In our study, we showed the high similarity between allopatric and sympatric populations of C. nasus, which may suggest that this species expands together with its original parasite fauna. The ectoparasites (especially Dactylogyrus species) maintain a similar intensity of infection in both allopatric and sympatric populations of C. nasus; thus, these parasites do not represent a factor limiting the survival and dispersal activity of their host species and their presence is probably the result of co-evolutionary host-parasite interactions, as shown for Dactylogyrus species and cyprinid fish by Šimková et al.. On the other hand, low similarity in parasite communities between the allopatric and sympatric populations of P. toxostoma may indicate that P. toxostoma secondarily acquired the parasites (especially Dactylogyrus) after coming into contact with C. nasus. From this point of view, the changes in parasite communities in P. toxostoma linked to the invasion of C. nasus into areas originally inhabited solely by P. toxostoma could represent a danger for native endemic species. However, following the general trend of low Dactylogyrus abundance in P. toxostoma in relation to C. nasus observed in sympatric zones, it seems that Dactylogyrus infection probably has a genetic basis limiting the intensity of infection in endemic P. toxostoma. Among Dactylogyrus species, Dactylogyrus chondrostomi was found to be a species infecting C. nasus living in allopatric and sympatric populations with a high prevalence. This parasite species was absent in four populations and found only rarely in one population of P. toxostoma in sympatric zones, which indicates that D. chondrostomi is specific to C. nasus. It seems that higher parasite fitness (measured by parasite abundance) in C. nasus is associated with a system of co-adaptation genes.
On the basis of mtDNA and microsatellite data, different genotypes of P. toxostoma x C. nasus hybrids were identified. However, our results indicate that the proportion of hybrids and their genotypes across the two sympatric zones (the Durance River and the Ardeche River) are different. These results confirm the findings of a previous study in the Durance hybrid zone and represent the first data obtained from the Ardeche River. The proportions of hybrids were unequal and sometimes low (ranging from 5 to 20%) depending on the considered localities. This fact together with the absence of P. toxostoma or C. nasus in some localities and the low frequencies of one of the Chondrostoma or Parachondrostoma species from other localities in the sympatric zones of the Durance and Ardeche Rivers did not allow us to test simultaneously the effect of locality and host on parasite species richness or abundance. Although parasite load was significantly influenced by the effect of locality, we showed the same pattern of parasite infection in hybrids at two different levels (1) using pooled data and (2) selecting one locality with the largest sample size within the Durance sympatric zone. Thus, P. toxostoma x C. nasus hybrids were less infected by ectoparasites (and especially by monogeneans of Dactylogyrus genus) than C. nasus. However, as no difference in ectoparasite abundance between hybrids and P. toxostoma was found, it seems that Dactylogyrus infection in C. nasus is more likely the result of co-evolutionary history between C. nasus and Dactylogyrus parasites, which limits the infection in both P. toxostoma and hybrids. Thus, both P. toxostoma and hybrids probably serve as additional hosts for Dactylogyrus. The susceptibility of Salmo salar x Salmo trutta hybrids to Gyrodactylus salaris (highly virulent) and G. derjavini (viviparous Monogenea) was experimentally tested and the intermediate pattern of hybrid susceptibility to that of the parents was shown. They suggested that resistance was transferred through interspecific crosses as a dominant trait. However, our study seems to indicate that the low susceptibility of hybrids to Dactylogyrus infection is linked to the presence of P. toxostoma genes in recombinant genotypes. Metazoan parasite communities in another cyprinid hybrid system (Alburnus alburnus x Rutilus rutilus hybrids from Lake Micri Prespa, Northern Greece), were investigated by Dupont and Crivelli. A higher susceptibility to metazoan parasite infection in hybrids compared to pure species was found for Dactylogyrus and Diplozoon species (Monogenea), Bolbophorus confusus (larval stages of Trematoda) and Pomphorhynchus bosniacus (Acanthocephala). This was explained by the spatial and trophic positions of the hybrids, which were intermediate between the two pure species. Concerning P. toxostoma x C. nasus, Corse et al. concluded that pure and hybrid specimens in the hybrid zone exhibit more diverse feeding behaviour than in the allopatric zone consistent with generalist behaviour. P. toxostoma x C. nasus hybrids are not intermediate between pure species and hybrids have “super P. toxostoma” feeding behaviour i.e. they feed on fewer diatomes and more invertebrates than both pure species. However, in our study, there was a trend towards lower endoparasite abundance in hybrids compared to both P. toxostoma and C. nasus, suggesting that there is no link between the frequencies of invertebrates (as the potential intermediate hosts) in the food and infection by endoparasite species in sympatric zones.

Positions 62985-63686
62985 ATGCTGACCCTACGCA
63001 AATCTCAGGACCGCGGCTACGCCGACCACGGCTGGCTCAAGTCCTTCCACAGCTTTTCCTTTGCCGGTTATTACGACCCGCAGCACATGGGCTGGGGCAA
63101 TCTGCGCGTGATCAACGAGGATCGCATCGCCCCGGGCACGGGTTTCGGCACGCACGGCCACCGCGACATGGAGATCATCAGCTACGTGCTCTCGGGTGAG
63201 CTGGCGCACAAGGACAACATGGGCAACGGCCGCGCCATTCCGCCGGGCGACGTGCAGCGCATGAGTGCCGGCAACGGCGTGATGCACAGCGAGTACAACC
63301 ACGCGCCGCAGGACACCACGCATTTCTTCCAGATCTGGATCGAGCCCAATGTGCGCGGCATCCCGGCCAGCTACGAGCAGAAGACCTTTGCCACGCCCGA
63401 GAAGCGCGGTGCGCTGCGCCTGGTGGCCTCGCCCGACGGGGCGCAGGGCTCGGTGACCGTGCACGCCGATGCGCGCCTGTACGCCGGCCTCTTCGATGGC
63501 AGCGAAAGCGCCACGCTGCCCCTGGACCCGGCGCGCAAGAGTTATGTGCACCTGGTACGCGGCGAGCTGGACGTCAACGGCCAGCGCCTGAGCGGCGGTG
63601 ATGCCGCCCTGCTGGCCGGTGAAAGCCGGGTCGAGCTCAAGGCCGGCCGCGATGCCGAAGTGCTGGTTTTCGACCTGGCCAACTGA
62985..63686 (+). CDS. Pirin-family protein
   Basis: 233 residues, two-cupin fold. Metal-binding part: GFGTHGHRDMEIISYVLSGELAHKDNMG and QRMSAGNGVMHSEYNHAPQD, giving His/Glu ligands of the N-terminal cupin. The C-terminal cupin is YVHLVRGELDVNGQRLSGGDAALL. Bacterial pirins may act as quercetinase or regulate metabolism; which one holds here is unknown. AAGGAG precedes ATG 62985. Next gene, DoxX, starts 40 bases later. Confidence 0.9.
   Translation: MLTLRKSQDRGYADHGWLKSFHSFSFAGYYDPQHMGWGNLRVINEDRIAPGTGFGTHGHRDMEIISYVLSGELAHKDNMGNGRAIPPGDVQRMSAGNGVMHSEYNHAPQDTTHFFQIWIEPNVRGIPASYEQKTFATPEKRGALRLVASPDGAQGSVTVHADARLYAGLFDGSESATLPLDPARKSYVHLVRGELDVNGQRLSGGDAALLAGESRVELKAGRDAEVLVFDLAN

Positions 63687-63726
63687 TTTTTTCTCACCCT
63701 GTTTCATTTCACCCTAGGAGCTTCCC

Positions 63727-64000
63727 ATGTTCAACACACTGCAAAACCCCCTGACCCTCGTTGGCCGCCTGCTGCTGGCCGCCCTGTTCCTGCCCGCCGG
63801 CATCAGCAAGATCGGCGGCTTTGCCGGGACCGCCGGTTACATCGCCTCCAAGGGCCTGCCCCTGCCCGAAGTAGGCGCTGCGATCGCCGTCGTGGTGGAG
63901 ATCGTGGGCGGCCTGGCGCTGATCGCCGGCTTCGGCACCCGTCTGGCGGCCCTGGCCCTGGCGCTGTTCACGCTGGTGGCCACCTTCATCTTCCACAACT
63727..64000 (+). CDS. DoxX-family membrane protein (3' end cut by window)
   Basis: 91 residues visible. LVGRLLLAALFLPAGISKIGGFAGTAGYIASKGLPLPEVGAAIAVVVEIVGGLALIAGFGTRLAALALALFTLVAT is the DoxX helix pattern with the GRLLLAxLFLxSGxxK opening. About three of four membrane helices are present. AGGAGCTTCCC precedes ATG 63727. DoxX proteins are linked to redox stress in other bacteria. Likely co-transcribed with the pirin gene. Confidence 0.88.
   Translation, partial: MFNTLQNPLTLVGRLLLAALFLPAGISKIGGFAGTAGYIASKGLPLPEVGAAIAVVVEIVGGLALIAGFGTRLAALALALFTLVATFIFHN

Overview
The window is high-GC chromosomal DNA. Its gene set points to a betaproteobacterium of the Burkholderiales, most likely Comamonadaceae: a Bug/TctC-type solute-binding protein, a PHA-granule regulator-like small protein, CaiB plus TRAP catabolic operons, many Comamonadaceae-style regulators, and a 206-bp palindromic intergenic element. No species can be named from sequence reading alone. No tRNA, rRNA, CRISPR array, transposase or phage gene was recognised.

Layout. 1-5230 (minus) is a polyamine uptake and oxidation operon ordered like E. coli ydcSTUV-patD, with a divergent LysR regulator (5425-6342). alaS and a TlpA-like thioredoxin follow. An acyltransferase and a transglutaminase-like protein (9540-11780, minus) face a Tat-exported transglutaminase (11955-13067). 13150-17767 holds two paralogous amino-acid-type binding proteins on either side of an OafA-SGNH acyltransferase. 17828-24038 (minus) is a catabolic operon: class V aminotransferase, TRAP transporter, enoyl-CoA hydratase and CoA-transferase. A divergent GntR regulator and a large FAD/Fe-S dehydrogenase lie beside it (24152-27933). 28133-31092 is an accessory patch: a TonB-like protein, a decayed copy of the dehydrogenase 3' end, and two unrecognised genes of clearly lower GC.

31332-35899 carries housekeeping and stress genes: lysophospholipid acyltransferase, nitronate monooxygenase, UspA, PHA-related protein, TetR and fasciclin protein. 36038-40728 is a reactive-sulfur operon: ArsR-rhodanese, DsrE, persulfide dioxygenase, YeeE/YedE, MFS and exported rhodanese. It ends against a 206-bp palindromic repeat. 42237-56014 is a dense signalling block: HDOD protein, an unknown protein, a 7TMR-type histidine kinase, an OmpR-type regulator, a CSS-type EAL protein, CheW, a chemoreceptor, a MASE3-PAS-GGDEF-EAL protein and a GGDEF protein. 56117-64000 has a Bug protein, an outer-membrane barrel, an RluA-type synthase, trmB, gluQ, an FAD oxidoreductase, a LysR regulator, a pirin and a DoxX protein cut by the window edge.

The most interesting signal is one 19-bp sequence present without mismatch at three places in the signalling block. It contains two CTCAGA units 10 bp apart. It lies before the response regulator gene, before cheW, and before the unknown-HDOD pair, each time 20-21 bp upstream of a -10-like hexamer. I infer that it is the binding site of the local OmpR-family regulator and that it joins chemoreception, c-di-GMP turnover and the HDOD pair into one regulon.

Concerning Monogenea, the strictly host-specific Dactylogyrus in the study by Dupont and Crivelli achieved lower prevalence in Alburnus alburnus x Rutilus rutilus hybrids compared to pure species. A similar result, i.e. the effect of introgression rate on Diplozoon infection (Monogenea) in the hybrids of Barbus barbus and B. meridionalis from a hybrid zone in southern France, was found, in which parasite prevalence correlated with the percentage of B. meridionalis genes. In our study, Dactylogyrus chondrostomi, a parasite specific to C. nasus, was absent in hybrids reported in five localities where both host fish species live in sympatry, and its presence was confirmed only in hybrids at Avignon, a single locality investigated in the sympatric zone on the Durance River, where 92% of collected specimens were determined as C. nasus. The high frequency of C. nasus seems to represent a more plausible explanation for the presence of D. chondrostomi in hybrids.